The system monitors the generator collector health. NI-based data acquisition hardware acquires the signal of interest, logs the raw data, processes the parameter of interest, and triggers/sends warnings and alarms to the control room. LabVIEW FPGA was used for analog and digital IO and a sensor check. LabVIEW Real Time was used for the calculation, data logging, serving data to the HMI and alarm/warning checking.
|Touchscreen GUI for data/alarm display and system configuration|
|Signal processing and alarming|
|HARDWARE USED (selected by customer)|
|NI Touch Panel Computer|
|Multiple NI C Series Modules|
|INTERFACES / PROTOCOLS|
*- images are representative, not actual
Industrial Equipment Remote Online Condition Monitoring
Industrial Equipment Remote Online Condition Monitoring
Using NI CompactRIO
A manufacturer of large industrial mission-critical equipment in the electrical energy / power industry.
Our client had three main goals in mind. They wanted to:
- Decrease unanticipated downtime and maintenance expenses
- Provide a more complete picture of machine operation and state
- Improve equipment usage tracking.
The solution is a multi-node (i.e. multi-site) remote monitoring system that utilizes an NI cRIO-based controller with customized NI InsightCM monitoring software.
- Monitors vibration signals to predict expensive equipment failures
- Monitors current machine state via Modbus from other equipment in the system, including the primary system controller
- Provides alerts via email when any designated parameter is out of range
The remote monitoring system monitors equipment condition by taking several vibration signal measurements along with reading over 500 Modbus registers. Local InsightCM vibration analysis on the cRIO extracts key features from the accelerometer data. Limit detection is run on these features and other equipment state and alarms are triggered when data is out of bounds. Information collected at multiple sites is sent to a central location either at periodic intervals or based on an alarm condition.
|NI InsightCM software|
|Modbus register configuration & reading|
|Dead banding-style register data collection to decrease amount of data captured and transferred|
|Dynamic signal data capture|
|Data transfer scheduling|
|Semi-real-time alarm channel display|
|NI IEPE Analog Input Module|
|Microsoft Windows Server to host the NI InsightCM server software|
|INTERFACES / PROTOCOLS|
Industrial Embedded Control for Advanced Manufacturing
Industrial Embedded Control for Advanced Manufacturing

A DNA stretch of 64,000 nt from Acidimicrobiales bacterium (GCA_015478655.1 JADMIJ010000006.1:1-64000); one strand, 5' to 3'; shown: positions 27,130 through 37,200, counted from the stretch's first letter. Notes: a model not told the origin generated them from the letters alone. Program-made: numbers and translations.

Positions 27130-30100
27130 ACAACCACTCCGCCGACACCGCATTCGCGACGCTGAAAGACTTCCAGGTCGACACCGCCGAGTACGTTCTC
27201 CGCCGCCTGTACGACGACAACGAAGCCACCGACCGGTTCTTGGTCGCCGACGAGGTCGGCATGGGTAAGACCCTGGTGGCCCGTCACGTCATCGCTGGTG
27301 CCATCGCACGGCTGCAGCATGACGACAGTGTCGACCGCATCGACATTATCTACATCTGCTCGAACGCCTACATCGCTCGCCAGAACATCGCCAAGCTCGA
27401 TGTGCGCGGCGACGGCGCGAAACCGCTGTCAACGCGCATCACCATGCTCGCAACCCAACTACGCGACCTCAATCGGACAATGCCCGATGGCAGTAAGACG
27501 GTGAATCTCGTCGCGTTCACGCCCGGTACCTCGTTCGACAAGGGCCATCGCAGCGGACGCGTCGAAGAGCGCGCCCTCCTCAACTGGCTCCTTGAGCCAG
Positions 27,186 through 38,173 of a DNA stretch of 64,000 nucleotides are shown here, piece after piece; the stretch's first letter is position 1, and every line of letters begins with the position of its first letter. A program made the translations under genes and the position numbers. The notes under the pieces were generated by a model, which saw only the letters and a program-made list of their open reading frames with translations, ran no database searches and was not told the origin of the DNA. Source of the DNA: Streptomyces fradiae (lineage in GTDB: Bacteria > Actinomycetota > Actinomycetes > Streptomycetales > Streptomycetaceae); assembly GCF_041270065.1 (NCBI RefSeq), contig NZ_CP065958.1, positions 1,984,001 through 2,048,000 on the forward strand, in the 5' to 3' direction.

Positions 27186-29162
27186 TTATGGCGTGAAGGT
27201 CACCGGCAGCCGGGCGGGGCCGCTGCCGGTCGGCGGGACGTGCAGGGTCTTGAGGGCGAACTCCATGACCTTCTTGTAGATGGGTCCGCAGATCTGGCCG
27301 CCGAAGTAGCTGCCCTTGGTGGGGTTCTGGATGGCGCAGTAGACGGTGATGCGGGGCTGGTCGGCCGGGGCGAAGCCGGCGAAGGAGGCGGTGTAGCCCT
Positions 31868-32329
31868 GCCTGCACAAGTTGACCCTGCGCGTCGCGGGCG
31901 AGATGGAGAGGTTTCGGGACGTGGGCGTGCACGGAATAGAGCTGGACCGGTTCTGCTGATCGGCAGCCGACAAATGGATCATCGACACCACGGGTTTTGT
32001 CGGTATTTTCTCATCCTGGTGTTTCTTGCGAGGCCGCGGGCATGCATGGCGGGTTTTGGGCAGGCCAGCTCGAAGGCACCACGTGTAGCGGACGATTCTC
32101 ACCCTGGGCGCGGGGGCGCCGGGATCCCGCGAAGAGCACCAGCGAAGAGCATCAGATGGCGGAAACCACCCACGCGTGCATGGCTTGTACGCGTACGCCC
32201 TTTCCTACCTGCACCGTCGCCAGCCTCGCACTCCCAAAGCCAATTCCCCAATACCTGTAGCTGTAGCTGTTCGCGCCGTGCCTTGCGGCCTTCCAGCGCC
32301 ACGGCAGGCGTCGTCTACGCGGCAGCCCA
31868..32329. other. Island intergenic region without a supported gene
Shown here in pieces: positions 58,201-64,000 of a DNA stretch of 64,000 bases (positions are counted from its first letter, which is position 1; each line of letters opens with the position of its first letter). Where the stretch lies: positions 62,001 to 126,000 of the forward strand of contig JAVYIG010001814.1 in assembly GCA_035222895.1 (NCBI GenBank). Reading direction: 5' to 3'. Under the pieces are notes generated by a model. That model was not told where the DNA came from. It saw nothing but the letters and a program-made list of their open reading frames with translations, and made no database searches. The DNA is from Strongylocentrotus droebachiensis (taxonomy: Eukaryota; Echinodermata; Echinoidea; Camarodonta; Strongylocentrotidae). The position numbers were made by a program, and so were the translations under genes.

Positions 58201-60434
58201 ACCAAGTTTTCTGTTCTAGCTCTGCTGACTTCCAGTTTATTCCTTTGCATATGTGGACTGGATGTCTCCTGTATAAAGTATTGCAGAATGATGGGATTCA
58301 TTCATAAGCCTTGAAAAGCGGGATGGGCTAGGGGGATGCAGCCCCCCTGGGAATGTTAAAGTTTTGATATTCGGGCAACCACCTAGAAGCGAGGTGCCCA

Energy & Aerospace components manufacturing
Client – Automated Dynamics
Utilize laser energy to heat thermoplastic or thermoset composite during an automated fiber placement manufacturing process.
Starting from a proof of concept developed by Automated Dynamics, Viewpoint developed the industrial embedded laser controller software for the automated fiber placement manufacturing equipment. The hardware utilized was an off-the-shelf CompactRIO controller from National Instruments.
- High-speed temperature control
See it in action here:
Industrial Embedded Monitoring & Control of Manufacturing Equipment
Industrial Embedded Monitoring & Control of Manufacturing Equipment
Adding Closed-loop Precision Control to Manufacturing Process with multiple international plant deployments
Client – Quantum Engineered Products Inc.
Quantum produces manufacturing machine components that are used in the glass bottle forming process. Specifically, they supply plunger mechanisms that are used in the initial blank side formation of the glass bottle.
The engineers at Quantum recognized that they had an opportunity to improve the bottle formation process by adding position sensing to their plunger mechanisms. The ability to sense and record plunger positions would enable machine operators to monitor the travel of the Quantum plunger into the molten glass gob within the blank side mold, identify and diagnose potential hardware problems, and provide real-time feedback that could be used to better control the process.
Quantum needed a partner to implement real-time control and monitoring of the bottle forming process and selected Viewpoint for the task.
Viewpoint developed custom monitoring and control software that runs on off-the-shelf hardware. The software developed for Quantum is called TFA™ (Total Forming Analysis). The TFA™ software is a process monitor and control system for the hot side of the bottle forming process.
The software takes position information from the plungers Quantum supplies to the factories to show the travel of the tube during the forming process. The software measures key aspects of the plunger position profile such as initial plunger load position, final position, and dwell time at the final position. When these measurements are found to be out of tolerance, the software communicates with the machine auto-reject system to ensure that bad bottles are removed from the system.